In 2019, Gartner forecasted that global public cloud revenue would nearly double from $182.4 billion in 2018 to $331.2 billion in 2022. However, that failed to take into account the outbreak of COVID-19. Now, we can expect cloud revenues to well more than double as organizations embrace the “new normal.”
But, why? To understand public cloud adoption and usage in 2020, one needs to journey back to the more stable climate of 2012. Thinking of what existed and of what was to come, the National Institute of Standards of Technology (NIST) published the five essential characteristics of cloud computing which both define public cloud to this day and explain why public cloud is the perfect match for these unstable times. These principles are as follows: on-demand self-service, broad network access, resource pooling, rapid elasticity and measured service.
On-Demand Self-Service for Instant Change
On-demand self-service is the principle that a cloud customer can quickly adjust their service needs immediately through an online portal rather than through a drawn-out process. When the international danger of COVID-19 became apparent, many enterprises realized they would need to make rapid adjustments to adjust for massive demand. On-premises or colocation solutions take months to implement and would result in months of lost business. With public cloud, self-adjustments can instead be made on the fly in a way completely transparent to users.
Broad Network Access to Increase Accessibility
Broad network access is the principle that computing resources and services can be accessed from anywhere on any kind of device. Once lockdowns started happening, the enterprise world was upended by the fact that its workforce could no longer be on site. Virtual private network (VPN) solutions were suddenly beyond maximum capacity for far longer than a normal continuity of operations scenario, leaving organizations unable to support the immediate influx of remote workers. Since public cloud is easily accessible over the internet, enterprises can jump on it instantly to surmount access challenges, making it the perfect solution to a pandemic-induced problem.
Rapid Elasticity to Grow Overnight
Rapid elasticity is the principle that capabilities can be scaled up or scaled down quickly. Once the pandemic occurred and capacity for things like remote work had to be added, many organizations needed to account for major capacity swings such as going from a workforce that was 10% remote to one that was 90% remote. Since rapid elasticity allowed for public cloud providers to add thousands of servers nightly to organizations, the public cloud providers were able to absorb such a massive shift while their customers were able to maintain continuous operations that would have otherwise gone dark.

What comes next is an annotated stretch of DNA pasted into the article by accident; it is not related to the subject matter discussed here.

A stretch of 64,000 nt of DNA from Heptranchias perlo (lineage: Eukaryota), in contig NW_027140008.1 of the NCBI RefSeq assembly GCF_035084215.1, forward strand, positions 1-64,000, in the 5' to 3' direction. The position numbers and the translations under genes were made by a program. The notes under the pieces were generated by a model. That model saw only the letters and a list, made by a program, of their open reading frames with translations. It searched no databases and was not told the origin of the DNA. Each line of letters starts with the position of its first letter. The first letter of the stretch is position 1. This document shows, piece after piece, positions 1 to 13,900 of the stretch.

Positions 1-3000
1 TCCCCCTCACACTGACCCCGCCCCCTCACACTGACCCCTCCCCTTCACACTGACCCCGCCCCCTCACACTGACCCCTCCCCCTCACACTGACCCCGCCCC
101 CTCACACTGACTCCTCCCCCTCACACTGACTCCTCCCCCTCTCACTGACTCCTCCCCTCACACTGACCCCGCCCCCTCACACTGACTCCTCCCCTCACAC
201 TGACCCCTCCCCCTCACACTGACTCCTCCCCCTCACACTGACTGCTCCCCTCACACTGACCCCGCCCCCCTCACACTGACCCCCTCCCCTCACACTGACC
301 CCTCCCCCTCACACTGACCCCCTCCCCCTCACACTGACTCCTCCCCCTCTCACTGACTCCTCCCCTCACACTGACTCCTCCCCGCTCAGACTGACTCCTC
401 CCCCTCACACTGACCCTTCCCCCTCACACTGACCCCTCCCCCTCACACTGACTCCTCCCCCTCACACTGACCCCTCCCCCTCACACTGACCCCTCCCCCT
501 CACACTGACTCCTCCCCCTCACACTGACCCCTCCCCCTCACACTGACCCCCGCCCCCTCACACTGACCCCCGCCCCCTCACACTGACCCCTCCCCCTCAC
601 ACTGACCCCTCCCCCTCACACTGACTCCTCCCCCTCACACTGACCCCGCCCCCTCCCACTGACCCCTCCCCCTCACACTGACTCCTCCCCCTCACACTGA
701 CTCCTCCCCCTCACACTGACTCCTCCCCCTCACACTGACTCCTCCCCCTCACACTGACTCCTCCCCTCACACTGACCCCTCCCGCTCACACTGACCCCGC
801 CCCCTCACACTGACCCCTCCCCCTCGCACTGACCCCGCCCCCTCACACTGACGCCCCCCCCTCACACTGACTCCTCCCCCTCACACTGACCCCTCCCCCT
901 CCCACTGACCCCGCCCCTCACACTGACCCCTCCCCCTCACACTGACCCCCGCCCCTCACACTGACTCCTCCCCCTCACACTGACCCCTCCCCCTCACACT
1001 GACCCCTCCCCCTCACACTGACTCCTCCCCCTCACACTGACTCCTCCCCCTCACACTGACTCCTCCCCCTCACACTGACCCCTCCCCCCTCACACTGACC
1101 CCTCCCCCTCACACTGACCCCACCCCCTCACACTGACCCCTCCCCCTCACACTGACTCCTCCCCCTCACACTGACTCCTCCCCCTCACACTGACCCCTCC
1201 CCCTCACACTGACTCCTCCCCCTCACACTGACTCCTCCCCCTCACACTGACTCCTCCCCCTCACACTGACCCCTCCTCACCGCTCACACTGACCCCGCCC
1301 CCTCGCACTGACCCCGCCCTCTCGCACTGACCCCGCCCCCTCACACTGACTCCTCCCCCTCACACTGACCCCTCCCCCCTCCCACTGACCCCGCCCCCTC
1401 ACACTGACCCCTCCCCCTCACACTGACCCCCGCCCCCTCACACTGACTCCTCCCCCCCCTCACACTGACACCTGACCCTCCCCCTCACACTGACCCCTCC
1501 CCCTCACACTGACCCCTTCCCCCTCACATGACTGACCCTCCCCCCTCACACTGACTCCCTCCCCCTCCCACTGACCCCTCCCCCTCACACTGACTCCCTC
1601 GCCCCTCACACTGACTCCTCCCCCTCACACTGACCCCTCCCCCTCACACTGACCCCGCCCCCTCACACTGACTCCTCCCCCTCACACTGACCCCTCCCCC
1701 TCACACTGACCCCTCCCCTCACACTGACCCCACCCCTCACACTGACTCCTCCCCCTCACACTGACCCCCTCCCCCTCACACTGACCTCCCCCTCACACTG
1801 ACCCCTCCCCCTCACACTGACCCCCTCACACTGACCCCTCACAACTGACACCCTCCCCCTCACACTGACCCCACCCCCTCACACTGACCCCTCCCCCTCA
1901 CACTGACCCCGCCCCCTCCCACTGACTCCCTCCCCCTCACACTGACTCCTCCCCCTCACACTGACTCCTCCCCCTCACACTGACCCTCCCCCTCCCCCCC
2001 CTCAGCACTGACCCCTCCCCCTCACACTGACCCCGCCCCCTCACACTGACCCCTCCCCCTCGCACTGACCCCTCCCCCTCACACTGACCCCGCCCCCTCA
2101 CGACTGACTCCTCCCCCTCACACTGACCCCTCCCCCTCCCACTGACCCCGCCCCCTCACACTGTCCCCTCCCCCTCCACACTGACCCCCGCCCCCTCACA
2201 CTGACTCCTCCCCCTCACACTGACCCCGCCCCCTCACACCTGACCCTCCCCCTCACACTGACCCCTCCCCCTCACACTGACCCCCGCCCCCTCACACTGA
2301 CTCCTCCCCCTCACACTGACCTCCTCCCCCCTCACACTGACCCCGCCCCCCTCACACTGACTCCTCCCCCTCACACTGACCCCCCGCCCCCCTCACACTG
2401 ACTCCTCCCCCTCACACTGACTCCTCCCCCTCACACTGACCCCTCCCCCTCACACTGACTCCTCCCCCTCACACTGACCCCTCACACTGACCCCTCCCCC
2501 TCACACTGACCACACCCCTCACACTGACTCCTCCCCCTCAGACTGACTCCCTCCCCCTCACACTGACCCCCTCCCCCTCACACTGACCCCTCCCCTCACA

Resource Pooling Takes Center Stage
Resource pooling is the ability for a service provider to serve multiple customers within the same infrastructure. This became crucial during the pandemic because it allowed for organizations of various sizes to leverage the cloud. With on-premises or colocation scenarios, providers would have only been able to service blue-chip companies since the waiting list would be too long and the onboarding process too complicated to be able to service small businesses and nimble start-ups. With resource pooling, however, public cloud providers had the spare capacity and a repeatable onboarding process to account for all organizations that needed to address COVID-19 disruptions, not just the major corporate players.
Measured Service for Consistent Pricing
Measured service is the principle that a cloud provider prices its offering as discrete measured units of service as opposed to indiscrete all or nothing offerings. This approach offers a more efficient pricing model during unpredictable times, providing customers with consistency and reliability amidst uncertainty. With unpredictable pricing, large customers would be deterred by cost uncertainty and smaller customers would not be able to afford enterprise solutions. However, with measured service, pricing is extremely consistent with usage, which helps organizations of all sizes look out for their bottom line.
In 2012, it was known that the enterprise landscape was on the cusp of major change. However, few envisioned that the five principles of cloud computing that were put forward then would define how enterprises would thrive or die in 2020’s trying times. And, for the enterprises that do thrive thanks to the cloud, the new normal that will exist post-pandemic will be vastly different than the one before.